When I was a child, I was taught that the men of the house were very important. As heads of households, gentlemen, and providers, men were the ones who knew so much more and were the obvious protectors. I remember hearing—many times—that men needed to be respected and never questioned, even when unfaithful. Men were there to protect us, and we needed to understand, as young women, that unfaithfulness was in their nature and ultimately they existed to look after us.
Most of the women I knew then in the D.R. were housewives whose husbands and partners provided for their families and therefore, were “in charge”. And there was something noble in that lifestyle, the idea that a family man might be a knight in a shining armor; a leader of the home; the father, husband, and lover.
But those romantic days are long gone. Times have changed. Maybe the way I grew up opened my eyes to a dark reality: Violence against women—in any culture—is anything but romantic. More often than not, Latin American and Caribbean women and girls are subjected to aggression from men in general, and way too many times at the hands of their own partners.
A few weeks ago, a report titled “Violence Against Women: A Comparative Analysis of Population-Based Data from 12 Countries” was published as a collaboration between the Pan-American Health Organization and the Centers for Disease Control and Prevention. The report sadly states that Latin American women are victims of physical and sexual violence on a daily basis.
As per the report, 53 percent of women in Bolivia, followed by 39.7 percent in Colombia, said they had experienced some sort of physical or sexual violence from their partners.
More than 180,000 women were interviewed for the national surveys that resulted in the following violence trail, in descending order: Peru (39.5%); Ecuador (32.4%); Nicaragua (29.3%); Guatemala (27.6%); El Salvador (26.3%); Paraguay (20.4%); Jamaica (19.6%) Haiti (19.3%) and Dominican Republic (17%). In Honduras, 9.9 percent of surveyed women said they had suffered violence from their partners in the past 12 months prior to the study.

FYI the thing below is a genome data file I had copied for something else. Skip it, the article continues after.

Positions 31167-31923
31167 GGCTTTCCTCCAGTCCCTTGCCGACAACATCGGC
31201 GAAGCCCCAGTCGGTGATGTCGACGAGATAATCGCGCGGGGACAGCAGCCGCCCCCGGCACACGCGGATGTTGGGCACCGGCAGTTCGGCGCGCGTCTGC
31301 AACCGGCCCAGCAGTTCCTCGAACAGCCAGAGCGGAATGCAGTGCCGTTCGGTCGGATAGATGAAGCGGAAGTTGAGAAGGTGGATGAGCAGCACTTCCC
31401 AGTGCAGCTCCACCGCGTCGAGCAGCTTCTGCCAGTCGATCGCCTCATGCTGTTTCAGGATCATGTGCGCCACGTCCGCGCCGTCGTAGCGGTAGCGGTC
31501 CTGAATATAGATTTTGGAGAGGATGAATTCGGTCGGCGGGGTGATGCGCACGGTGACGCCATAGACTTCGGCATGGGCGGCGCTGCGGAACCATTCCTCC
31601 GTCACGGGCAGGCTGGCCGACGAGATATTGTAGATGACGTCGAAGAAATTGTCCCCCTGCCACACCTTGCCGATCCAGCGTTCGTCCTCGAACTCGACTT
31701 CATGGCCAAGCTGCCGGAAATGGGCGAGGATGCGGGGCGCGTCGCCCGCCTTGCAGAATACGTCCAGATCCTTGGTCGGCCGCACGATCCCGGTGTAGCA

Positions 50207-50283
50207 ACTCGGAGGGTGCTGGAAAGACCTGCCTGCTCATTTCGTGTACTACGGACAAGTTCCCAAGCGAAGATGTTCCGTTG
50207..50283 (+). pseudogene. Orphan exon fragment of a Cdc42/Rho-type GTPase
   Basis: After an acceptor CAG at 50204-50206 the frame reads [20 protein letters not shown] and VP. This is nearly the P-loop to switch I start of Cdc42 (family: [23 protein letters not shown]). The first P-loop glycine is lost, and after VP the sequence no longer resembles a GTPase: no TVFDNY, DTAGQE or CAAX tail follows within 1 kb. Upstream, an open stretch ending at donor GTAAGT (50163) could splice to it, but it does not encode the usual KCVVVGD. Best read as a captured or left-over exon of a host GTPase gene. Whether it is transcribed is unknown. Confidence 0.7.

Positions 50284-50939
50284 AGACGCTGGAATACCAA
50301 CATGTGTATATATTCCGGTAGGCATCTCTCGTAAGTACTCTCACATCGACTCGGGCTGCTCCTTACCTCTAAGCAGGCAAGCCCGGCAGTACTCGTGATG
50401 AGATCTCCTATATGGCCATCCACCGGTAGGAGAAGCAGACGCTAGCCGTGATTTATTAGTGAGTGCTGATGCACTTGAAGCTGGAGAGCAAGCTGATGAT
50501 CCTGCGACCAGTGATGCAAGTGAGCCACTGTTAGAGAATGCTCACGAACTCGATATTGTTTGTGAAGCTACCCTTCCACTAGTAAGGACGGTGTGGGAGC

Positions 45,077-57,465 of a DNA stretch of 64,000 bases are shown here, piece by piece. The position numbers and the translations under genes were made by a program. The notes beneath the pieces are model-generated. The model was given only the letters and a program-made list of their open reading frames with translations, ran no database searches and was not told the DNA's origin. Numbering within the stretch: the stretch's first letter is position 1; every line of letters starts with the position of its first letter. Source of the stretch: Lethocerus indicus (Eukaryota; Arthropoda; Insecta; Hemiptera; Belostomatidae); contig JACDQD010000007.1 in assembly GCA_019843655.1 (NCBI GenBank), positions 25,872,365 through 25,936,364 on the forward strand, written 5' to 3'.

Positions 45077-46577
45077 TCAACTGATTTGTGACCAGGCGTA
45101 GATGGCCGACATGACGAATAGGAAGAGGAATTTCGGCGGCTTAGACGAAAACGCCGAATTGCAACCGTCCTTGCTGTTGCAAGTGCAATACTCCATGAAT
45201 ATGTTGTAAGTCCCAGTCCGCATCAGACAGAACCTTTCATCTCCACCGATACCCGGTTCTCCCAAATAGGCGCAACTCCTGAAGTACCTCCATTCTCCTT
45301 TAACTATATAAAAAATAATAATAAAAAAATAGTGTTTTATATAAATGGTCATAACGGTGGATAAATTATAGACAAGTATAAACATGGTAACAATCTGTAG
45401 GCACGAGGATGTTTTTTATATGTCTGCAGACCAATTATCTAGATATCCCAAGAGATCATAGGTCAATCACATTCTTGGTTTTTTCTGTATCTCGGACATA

As frightening as these numbers are, most likely they’re not even the complete picture. Many women will not talk because they fear they will be punished.
One of the worst consequences of the violence is the impact it has on children. Evidence suggests that children who experience violence in the home are at an increased risk of becoming victims or perpetrators when they grow up. The circle of violence continues.
Every day, women in Latin America and the Caribbean die as a result of violent actions of a spouse or another perpetrator.
In addition to physical injuries suffered from the violence itself, other negative health consequences resulting from abuse include sexually transmitted diseases, maternal mortality, abortion, unwanted pregnancy, suicide, depression, and PTSD, among others.
Research shows that there are financial consequences to the violence in terms of the demands it places on the health and justice sector for providing services to victims and prosecuting aggressors.
What We Can Do
There are many organizations that support women’s empowerment in Latin America and the Caribbean. Donating and getting involved with them is a great way of becoming part of the solution to a growing problem. But there are also important steps we can take to empower our own daughters and women friends in our communities:
1) Build confidence by teaching girls how much they are worth
2) Address the insecurity and body image issues that often arise during the pre-teen and teen years. Turn them into empowerment opportunities
3) Create an environment in your home that fosters conversation so your daughter will come to you if something is wrong
4) Treat boys and girls equally. Teach the boys how to respect girls and women
5) Get involved with a local shelter and/or women’s center. Take your daughter with you to do community service together